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fic: I Never Went Away

Title: I Never Went Away
Author: fengirl88
Fandom: Merrily We Roll Along (Sondheim/Furth)
Characters: Charley Kringas, Evelyn Kringas, Franklin Shepard, Mary Flynn, OCs
Rating: PG-13
Warnings: none
Wordcount: 1200
Disclaimer: These characters are not mine, and nor is the song.
Summary: He still thinks about Frank every day; the difference is, now he knows he's doing it. Before, he hadn't thought there was anything wrong in remembering.
A/N: A somewhat less angsty sequel to Good Thing Going; thanks to [personal profile] kalypso for encouraging me to write this one. Additional notes at the end of the fic.

The Englishman sings his melancholy little song, and Charley listens and remembers...

Until the last few months, he hadn't been anywhere like this for years: a smoky, dingy Greenwich Village dive, everyone crowded so close together that the woman in the fur coat at the next table is practically in his lap. He could almost have mistaken it for the Upstairs Room at the Downtown Club where he and Frank put on their first show twenty years ago, though he knows that was a few blocks away.

Not an auspicious setting for a wedding, that, even before he and Mary had met Beth's parents, frozen-faced with disapproval. “If there's any truth at all that we end up like our parents, you're in very big trouble,” Mary told Frank, and she was right. But Beth was pregnant, and Frank thought he was in love with her, and you can't reason with a man in love. They'd stood by and watched while Frank made the wrong choice, the first of so many wrong choices.

To leave the past behind me... He's been trying to do that himself, to make a new start, though it's not easy. He still thinks about Frank every day; the difference is, now he knows he's doing it. Before, he hadn't thought there was anything wrong in remembering.

Going back into therapy isn't exactly going to help him to forget. But the marriage guidance counsellor said he should go, and he's trying everything he knows.

“You know I can't fix your marriage, Charley,” Dr Berg said. He didn't seem surprised to see Charley back again.

“I know,” he said, and he does. But he also knows there's something here that he needs, wherever it's going to take him.

I went on trains and boats and planes, where love could never find me...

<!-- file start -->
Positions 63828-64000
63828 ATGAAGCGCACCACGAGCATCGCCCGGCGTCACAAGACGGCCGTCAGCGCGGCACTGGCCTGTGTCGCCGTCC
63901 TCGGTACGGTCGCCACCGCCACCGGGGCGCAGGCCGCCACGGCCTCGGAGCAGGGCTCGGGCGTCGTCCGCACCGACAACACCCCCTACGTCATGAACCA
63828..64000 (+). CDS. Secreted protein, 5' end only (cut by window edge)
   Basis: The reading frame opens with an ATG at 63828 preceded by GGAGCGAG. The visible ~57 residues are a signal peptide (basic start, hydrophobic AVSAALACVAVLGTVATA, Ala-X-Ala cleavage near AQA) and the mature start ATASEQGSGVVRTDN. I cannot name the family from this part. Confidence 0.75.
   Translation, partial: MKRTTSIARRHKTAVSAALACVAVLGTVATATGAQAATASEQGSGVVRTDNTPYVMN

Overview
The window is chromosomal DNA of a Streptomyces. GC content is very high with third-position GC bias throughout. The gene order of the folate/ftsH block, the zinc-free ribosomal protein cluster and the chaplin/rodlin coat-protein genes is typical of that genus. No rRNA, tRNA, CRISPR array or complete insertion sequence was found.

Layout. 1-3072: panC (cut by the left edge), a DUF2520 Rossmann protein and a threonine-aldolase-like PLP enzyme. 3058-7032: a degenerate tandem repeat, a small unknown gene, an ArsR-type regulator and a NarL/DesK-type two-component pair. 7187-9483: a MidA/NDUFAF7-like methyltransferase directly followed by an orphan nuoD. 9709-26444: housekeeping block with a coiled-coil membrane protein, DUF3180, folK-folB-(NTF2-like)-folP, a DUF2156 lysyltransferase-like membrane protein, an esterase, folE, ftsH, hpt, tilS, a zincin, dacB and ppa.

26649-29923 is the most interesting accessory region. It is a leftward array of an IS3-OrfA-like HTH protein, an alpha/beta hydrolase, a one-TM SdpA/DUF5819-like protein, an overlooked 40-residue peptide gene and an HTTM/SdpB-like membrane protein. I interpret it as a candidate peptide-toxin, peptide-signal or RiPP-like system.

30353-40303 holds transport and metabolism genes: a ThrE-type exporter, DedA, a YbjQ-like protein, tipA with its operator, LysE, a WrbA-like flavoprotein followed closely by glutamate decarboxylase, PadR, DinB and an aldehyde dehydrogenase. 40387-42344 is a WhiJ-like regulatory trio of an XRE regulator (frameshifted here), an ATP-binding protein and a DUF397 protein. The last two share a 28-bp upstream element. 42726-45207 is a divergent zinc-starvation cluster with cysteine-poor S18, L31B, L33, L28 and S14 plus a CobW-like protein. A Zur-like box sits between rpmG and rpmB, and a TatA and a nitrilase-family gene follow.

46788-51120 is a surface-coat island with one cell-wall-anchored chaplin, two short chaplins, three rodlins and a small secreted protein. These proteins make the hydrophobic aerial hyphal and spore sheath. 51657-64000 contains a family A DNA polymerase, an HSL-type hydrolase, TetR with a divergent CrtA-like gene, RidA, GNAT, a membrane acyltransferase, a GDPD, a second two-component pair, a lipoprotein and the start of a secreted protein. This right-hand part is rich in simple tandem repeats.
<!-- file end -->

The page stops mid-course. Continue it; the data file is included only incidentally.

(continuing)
He doesn't know what it means to think of what he feels for Frank as love. Not in that way. He'd always known he loved Frank as a friend, but when Evelyn challenged him about it he didn't know what to say.

The idea of crossing a continent, or an ocean, to escape from his feelings makes no sense to him, though he knows from Oliver that's what the Englishman has done. These days, the longest journey Charley takes is from New Rochelle to the city and back, and it feels like visiting another world.

I never went away from you, I never went away...

He'll be late home tonight, and Evelyn won't say anything, because they're being careful around one another. She wants to be pleased for him that the work's going better, but he's not sure she really is. She still thinks he's hung up on Frank, that he won't ever break free from the past, any more than Mary has.

Whenever I would lose my way, without a star to guide me...

There's nothing to guide him now but the voice in his head that says Go on. That, and his work, because he's finally writing again, after months of being blocked. Writing words for someone else's music, which he swore he'd never do, after Frank, but which makes him feel alive. Writing a new show with Oliver Guy.

The kid's a force of nature, got to hand it to him. Charley had gone to see his revue and yes, it was half-assed and parts of it were terrible, but the music... If the boy had a good librettist to work with, there was no knowing what he might do.

Charley hadn't said that to him, of course; he wasn't about to get involved. He'd been cautiously encouraging, even as he felt mean for not saying more. But he hardly had to say anything: the merest hint of praise made the kid light up like the Fourth of July. Before Charley knew where he was, he'd agreed to let Oliver play him more of his music. One long afternoon later, with the neighbors pounding the wall of Oliver's fifth-floor walk-up, Charley was hooked.